Hiphop's industrial base is disposable income. It's a bourgie institution which feeds on itself. It's politics, were they expressed, would bear the same contradictions and conflicts as that of the larger society. Hiphop, which is incapable of forming coalitions of any sort (not since Self-Destruction) would be hard pressed to get any coherent policy developed. But Russell Simmons does not make a think tank any more than Bono, and anyone with any hope for a new politics in the US needs to think long and hard about how Rock and Hollywood have developed their politics. Scary huh?

I know enough about hiphop to know that Aaliyah, Left Eye & De La Soul all took a great deal of pride in the fact that they could take their money and go hide away in other countries. That's where they found their peace away from the dimegrabbers, bootyshakers and sucka MCs who were just shorty versions of themselves. Hiphop's hierarchy despises its own roots because it exposes clearly how much it's just the ego trip of spoiled young Americans masturbating in the mirror or pointing a nine at it's own head.

Hiphop is a revolution of expression, but it only rarely expresses anything of enduring value. To desire hiphop politics is simply a desire to transcend the shallowness of the hiphop world. I think many hiphoppers will do just that, but I think they'll be loathe to call their mature politics 'hiphop politics'. Hiphop, just like Rock is all about youth. We hope that they'll grow out of it.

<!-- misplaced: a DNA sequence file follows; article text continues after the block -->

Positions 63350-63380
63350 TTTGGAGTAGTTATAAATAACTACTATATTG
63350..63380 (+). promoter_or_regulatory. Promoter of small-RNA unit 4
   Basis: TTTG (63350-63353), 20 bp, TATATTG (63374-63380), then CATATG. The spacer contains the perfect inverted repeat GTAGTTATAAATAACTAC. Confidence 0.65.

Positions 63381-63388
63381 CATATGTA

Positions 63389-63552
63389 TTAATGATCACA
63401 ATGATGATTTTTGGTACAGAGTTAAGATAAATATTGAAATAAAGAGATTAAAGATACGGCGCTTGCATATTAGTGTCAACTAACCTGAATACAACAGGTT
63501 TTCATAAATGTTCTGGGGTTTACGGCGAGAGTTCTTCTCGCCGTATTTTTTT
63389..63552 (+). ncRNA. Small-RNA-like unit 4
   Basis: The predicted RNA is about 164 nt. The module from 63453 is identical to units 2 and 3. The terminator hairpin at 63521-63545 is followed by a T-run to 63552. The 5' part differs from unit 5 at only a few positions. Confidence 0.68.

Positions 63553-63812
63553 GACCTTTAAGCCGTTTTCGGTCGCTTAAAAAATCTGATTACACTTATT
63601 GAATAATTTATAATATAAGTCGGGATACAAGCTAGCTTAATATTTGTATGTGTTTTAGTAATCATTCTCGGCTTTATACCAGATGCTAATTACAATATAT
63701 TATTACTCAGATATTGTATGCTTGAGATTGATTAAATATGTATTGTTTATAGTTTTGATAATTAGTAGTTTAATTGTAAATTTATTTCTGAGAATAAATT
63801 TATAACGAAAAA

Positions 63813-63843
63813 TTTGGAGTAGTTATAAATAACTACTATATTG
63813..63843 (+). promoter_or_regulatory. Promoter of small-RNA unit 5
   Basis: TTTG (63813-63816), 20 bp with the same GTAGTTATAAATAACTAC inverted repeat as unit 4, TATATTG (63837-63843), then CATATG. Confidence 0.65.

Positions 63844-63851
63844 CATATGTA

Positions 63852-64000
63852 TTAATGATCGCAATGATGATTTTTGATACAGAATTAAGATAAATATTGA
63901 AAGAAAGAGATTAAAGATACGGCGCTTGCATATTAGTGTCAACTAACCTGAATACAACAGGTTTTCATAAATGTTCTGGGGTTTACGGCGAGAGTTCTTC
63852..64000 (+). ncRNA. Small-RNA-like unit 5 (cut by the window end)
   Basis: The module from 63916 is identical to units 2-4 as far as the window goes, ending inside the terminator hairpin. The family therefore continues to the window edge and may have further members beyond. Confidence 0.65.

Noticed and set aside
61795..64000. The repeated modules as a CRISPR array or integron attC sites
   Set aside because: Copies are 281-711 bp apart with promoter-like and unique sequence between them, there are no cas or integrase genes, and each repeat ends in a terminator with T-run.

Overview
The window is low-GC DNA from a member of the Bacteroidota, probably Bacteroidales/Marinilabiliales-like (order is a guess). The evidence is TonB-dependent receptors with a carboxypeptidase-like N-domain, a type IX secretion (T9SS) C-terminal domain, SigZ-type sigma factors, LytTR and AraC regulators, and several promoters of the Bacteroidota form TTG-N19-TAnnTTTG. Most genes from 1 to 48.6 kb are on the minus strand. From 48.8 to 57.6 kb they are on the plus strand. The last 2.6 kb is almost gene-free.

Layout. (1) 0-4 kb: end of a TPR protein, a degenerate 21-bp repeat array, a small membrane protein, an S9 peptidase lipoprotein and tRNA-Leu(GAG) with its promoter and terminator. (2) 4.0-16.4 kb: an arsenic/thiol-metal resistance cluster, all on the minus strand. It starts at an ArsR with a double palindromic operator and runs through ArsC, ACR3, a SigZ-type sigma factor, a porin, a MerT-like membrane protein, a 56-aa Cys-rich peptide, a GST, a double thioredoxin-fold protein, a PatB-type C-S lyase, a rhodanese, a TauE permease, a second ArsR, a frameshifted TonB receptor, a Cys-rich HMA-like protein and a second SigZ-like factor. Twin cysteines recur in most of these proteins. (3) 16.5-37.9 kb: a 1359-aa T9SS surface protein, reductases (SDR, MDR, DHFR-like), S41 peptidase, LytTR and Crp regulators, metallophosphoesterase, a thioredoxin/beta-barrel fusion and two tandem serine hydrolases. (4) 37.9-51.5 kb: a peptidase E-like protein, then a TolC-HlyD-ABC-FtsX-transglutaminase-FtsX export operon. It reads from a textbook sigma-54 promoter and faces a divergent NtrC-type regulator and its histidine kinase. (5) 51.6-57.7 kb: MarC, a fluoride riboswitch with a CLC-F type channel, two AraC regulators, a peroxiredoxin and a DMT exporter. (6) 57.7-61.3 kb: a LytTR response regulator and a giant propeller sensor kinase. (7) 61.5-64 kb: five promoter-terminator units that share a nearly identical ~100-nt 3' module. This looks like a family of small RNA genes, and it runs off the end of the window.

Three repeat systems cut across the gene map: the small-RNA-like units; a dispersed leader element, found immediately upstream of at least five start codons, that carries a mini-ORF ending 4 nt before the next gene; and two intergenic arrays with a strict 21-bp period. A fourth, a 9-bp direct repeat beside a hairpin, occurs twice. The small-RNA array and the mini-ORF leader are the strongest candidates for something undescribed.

Posted by mbowen at August 27, 2004 09:27 AM

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COBB COMMENTARY: What Jimi Can't See from Booker Rising
He argues that hip hop ain't nothin' special in being a force for change. "To desire hiphop politics is simply a desire to transcend the shallowness of the hiphop world. I think many hiphoppers will do just that, but I think they'll be loathe to call... [Read More]

Tracked on August 29, 2004 01:25 AM


I disagree with the statement that blacks and latino's can't relate more to the music, because quite simply it is blacks and latino's who attempt to overtly immitate and live this lifestyle.

While a wigger may attempt to superficially mimic it, the young black or latino in poor enviroments utilize hip hop as the social role model that is not other wise present in the home.

Back in the day, you know about X-Clan and BDP, PRT Brand Nubian, even Ice Cube among others did drop sociologically relevent rhymes.

If channeled right, hip hop can be a powerful force for change. Will it happen? Doubt it. So I agree with your ultimate thesis.

Posted by: hirez at August 27, 2004 02:43 PM

The future is here: Harvard University's HipHop Archive DuBois Institute (click below)


By the way, we have matured...don't sleep on us yet...smile

Read and forecast the future impact of hiphip culture
click here http://micro.squarespace.com


Posted by: Akil at August 28, 2004 02:06 PM

We can disagree, man. I won't start shootin'.

Posted by: jimi at September 7, 2004 07:36 AM

We can disagree, man. I won't start shootin'.

Posted by: jimi at September 7, 2004 07:37 AM

You're still the man Jimi.

Posted by: Cobb at September 7, 2004 08:30 AM